Yorkshire man who confessed to killing 26 people in series of arson attacks was 'unrealiable narrator' court hears
A man who confessed to responsibility for the deaths of 26 people in a series of arson attacks in the 1970s was an “unreliable narrator”, a court has heard.
Peter Tredget, previously known as Bruce Lee and Peter Dinsdale, has been detained in a secure mental hospital since 1981 after pleading guilty to 11 counts of arson and 26 counts of manslaughter on the basis of diminished responsibility over fires set in houses around Hull between 1973 and 1979.
The 61-year-old is appealing against his convictions at the High Court in London, following a referral from the Criminal Cases Review Commission (CCRC).
During a previous Court of Appeal bid in December 1983, judges upheld most of his convictions, but they quashed one count of arson and 11 charges of manslaughter in relation to a fire at an old people’s home in Hessle in 1977.
In his new appeal, which is being challenged by the Crown, Tredget’s lawyers argue that due to his “psychological vulnerability” at the time of his 1980 confessions he was an “unreliable narrator” and no “credence” should be given to his guilty pleas.
His barrister, Tim Barnes QC, told the High Court on Monday: “Absent the confession, there is simply no evidence which would have led to this appellant being charged, let alone to him being convicted.”
Mr Barnes told the court that Tredget, who was previously assessed as having an IQ of around 73, was described as “highly suggestible, unreliable” by a psychiatrist, who said it was “difficult to place any credence on what he says”.
The court also heard he had been on a “substantial” alcohol “bender” before his arrest and first police interview in June 1980, which was conducted without a solicitor or a “responsible adult” present.
Mr Barnes said in written submissions that Tredget’s “low IQ, learning difficulties, personality disorder and other personal characteristics which existed at the time of the confessions and at the time of trial undermine the credibility of the confessions and the pleas.”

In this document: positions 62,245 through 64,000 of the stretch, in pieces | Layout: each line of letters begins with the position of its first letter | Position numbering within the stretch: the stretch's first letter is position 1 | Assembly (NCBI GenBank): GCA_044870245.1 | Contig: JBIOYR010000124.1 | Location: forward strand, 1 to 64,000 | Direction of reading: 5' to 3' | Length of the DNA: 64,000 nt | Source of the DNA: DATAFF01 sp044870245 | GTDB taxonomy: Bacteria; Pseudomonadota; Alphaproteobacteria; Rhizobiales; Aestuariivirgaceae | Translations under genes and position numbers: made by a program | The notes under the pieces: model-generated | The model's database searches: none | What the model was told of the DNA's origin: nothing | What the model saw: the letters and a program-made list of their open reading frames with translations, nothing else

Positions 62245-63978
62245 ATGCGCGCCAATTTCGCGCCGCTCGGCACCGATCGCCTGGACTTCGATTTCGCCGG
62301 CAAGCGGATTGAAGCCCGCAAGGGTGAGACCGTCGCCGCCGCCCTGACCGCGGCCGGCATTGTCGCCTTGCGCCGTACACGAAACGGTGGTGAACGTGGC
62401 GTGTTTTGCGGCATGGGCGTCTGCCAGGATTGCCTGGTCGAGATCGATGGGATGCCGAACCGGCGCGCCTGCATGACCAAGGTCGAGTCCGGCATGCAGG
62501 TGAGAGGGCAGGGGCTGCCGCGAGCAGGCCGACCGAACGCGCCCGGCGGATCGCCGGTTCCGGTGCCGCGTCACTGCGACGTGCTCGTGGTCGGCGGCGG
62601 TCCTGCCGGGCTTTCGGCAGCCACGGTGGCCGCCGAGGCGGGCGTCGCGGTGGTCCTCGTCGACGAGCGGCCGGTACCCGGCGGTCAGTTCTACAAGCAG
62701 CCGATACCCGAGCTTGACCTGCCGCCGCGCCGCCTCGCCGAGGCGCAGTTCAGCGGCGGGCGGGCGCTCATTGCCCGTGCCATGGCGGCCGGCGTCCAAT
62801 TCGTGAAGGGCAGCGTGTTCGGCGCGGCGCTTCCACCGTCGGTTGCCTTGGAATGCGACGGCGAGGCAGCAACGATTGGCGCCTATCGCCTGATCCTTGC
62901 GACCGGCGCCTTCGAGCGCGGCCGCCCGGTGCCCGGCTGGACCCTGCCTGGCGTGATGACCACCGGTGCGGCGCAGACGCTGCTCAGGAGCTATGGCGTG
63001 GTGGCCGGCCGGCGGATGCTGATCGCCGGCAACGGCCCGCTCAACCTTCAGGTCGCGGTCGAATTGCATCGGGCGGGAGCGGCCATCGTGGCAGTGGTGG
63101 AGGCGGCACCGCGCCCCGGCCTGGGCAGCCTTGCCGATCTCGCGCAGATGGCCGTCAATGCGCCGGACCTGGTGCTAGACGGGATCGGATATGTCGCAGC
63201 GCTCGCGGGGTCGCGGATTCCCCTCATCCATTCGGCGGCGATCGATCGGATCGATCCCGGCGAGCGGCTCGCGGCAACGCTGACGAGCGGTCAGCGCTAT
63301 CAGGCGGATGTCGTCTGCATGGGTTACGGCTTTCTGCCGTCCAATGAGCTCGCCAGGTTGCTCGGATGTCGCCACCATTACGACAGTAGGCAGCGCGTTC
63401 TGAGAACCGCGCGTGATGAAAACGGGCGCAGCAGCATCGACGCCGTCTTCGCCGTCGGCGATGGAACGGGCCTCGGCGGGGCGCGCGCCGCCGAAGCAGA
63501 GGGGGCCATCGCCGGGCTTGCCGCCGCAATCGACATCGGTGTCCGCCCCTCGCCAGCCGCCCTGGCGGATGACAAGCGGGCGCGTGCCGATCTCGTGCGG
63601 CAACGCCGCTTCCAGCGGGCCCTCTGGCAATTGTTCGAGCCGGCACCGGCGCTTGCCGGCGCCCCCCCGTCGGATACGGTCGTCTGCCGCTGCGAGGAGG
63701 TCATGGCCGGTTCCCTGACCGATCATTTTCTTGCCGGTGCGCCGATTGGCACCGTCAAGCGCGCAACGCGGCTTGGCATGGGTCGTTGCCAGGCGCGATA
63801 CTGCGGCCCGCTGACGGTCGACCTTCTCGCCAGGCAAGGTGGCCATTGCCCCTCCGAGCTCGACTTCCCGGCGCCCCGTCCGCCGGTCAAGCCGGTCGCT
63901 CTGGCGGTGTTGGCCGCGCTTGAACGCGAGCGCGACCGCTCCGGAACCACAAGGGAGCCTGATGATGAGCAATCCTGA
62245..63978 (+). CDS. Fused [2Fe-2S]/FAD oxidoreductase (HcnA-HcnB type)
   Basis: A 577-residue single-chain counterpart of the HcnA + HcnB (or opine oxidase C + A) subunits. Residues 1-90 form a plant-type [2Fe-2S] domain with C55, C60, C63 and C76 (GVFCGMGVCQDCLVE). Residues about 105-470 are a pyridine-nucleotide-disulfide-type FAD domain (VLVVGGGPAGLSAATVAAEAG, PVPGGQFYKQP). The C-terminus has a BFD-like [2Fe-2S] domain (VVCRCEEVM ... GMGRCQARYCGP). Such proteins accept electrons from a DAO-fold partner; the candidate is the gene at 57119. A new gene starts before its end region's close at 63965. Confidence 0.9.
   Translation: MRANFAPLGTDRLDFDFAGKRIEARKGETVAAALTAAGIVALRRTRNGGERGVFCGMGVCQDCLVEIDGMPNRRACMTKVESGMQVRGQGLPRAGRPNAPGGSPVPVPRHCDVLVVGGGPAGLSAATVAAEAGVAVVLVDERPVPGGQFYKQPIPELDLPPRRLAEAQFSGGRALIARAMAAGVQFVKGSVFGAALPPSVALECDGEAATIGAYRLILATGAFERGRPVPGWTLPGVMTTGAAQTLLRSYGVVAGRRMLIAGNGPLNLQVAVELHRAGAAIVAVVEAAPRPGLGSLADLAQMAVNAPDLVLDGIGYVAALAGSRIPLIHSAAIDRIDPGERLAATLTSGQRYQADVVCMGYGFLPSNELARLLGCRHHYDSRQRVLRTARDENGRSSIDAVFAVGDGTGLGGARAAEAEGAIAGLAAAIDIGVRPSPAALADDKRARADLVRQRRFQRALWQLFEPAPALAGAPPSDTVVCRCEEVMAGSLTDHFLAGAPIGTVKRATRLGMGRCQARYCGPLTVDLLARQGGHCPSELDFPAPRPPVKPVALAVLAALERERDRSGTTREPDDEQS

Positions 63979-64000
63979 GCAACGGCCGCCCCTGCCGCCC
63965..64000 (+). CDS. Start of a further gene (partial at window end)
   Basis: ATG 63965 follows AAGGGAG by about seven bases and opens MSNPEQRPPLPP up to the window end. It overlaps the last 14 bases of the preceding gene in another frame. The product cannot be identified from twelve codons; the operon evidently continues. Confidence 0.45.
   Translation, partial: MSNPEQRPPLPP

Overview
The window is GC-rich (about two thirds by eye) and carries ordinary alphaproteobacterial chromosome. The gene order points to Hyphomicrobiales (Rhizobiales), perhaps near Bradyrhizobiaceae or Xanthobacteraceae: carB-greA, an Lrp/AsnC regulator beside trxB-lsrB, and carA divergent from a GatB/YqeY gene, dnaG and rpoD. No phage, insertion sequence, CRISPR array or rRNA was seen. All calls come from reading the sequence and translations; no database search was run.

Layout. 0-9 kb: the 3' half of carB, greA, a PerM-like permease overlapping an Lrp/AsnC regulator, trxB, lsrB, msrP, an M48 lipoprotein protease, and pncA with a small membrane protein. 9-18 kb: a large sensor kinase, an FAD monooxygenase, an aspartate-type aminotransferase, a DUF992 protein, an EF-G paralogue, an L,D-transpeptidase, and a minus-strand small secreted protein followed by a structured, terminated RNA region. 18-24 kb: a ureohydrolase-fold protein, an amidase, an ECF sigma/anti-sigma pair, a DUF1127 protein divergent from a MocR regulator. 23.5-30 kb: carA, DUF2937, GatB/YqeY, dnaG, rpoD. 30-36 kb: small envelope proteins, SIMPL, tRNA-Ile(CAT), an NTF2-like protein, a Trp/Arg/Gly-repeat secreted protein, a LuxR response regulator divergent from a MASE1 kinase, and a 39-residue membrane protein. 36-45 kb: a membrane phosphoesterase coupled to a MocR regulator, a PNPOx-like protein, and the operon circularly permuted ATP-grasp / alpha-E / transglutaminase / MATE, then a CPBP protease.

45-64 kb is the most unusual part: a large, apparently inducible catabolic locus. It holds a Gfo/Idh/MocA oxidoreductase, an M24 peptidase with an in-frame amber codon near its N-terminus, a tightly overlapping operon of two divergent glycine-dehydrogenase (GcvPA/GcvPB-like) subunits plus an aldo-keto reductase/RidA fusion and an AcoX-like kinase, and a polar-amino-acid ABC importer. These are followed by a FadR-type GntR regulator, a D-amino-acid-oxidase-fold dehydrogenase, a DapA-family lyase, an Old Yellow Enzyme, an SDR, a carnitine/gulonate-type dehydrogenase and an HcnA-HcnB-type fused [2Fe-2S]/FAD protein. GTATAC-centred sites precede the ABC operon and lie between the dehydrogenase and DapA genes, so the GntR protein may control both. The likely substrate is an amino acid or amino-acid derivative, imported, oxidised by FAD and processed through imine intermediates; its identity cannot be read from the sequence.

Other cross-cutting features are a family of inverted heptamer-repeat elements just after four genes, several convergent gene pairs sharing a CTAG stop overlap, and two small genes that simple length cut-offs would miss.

He told the court that expert analysis of Tredget’s written confessions taken down by police reveal that they contain passages that were “completely rewritten” by a senior officer.
Mr Barnes highlighted the fact that Tredget frequently changed his story when speaking to the police and doctors over whether he had started the fires and for what reasons.
Some explanations he gave at the time were that it was for financial reasons, that it was due to his upbringing, that he was an accomplice to a more skilled arsonist, that he was drunk or that fires made him feel relaxed.
The court heard Tredget, who has “unswervingly” denied responsibility for all the fires for the last 35 years, was previously assessed as “semi-paralysed down the right side”, with a “withered” arm and a limp.
“The degree of physical dexterity required to access some of these properties, carrying a container of paraffin and setting the fires in the way the prosecution allege, would have been extremely difficult if not impossible for someone with such physical disabilities,” Mr Barnes said.
“In respect of all the fires there is no identification evidence and no forensic evidence to connect [Tredget] with any of them,” Mr Barnes also noted in written submissions.
He pointed out that fire experts had found that, with the exception of a blaze at Selby Street in Hull, it was “impossible… to exclude an accidental cause of each of the fires”.
“The coincidence of 10 separate fires, each of which are alleged to be arson, having an alternative and credible accidental explanation is vanishingly unlikely,” he said.
He told the court that the detail of some of Tredget’s confessions “just does not fit with the facts as we know them”.
One fire at Gorthorpe, in which a 13-month-old baby died, would have involved Tredget travelling for two hours by train and on foot from a children’s home in the evening to make the alleged arson attack.
“As a youth with a withered arm, limping and carrying a container of paraffin, his presence in the streets of Hull would have likely drawn attention,” Mr Barnes noted.
The court heard that a five-year-old child in the building admitted to police in the immediate aftermath of the fire that he had been playing with matches and had set fire to papers in a cupboard under the stairs.
“The confessions to the police are lacking in the kind of particular detail which would strengthen their credibility,” he said.
Mr Barnes added: “Where the confessions did not marry up with the information known to the police, [Tredget] made further confessions correcting his first account and confirming the police information.”
The case before Lord Justice Fulford, Mr Justice Hilliard and Peter Tredget, formerly known as Bruce Lee and Peter Dinsdale is due to last two weeks, with the Crown’s arguments to come.